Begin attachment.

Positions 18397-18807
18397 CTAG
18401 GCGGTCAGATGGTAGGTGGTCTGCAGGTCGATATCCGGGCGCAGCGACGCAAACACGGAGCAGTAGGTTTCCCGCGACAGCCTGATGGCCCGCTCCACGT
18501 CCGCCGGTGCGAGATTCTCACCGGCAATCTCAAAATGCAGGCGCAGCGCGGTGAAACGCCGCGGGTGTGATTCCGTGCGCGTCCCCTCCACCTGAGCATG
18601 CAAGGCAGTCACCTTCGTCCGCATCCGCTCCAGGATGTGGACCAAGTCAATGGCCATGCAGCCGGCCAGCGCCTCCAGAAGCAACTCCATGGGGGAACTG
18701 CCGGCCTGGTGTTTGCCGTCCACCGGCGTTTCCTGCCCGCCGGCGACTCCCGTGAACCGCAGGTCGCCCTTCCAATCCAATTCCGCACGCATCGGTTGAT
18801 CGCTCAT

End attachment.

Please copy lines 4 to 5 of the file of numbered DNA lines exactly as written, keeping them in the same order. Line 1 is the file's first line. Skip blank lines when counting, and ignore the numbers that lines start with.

18501 CCGCCGGTGCGAGATTCTCACCGGCAATCTCAAAATGCAGGCGCAGCGCGGTGAAACGCCGCGGGTGTGATTCCGTGCGCGTCCCCTCCACCTGAGCATG
18601 CAAGGCAGTCACCTTCGTCCGCATCCGCTCCAGGATGTGGACCAAGTCAATGGCCATGCAGCCGGCCAGCGCCTCCAGAAGCAACTCCATGGGGGAACTG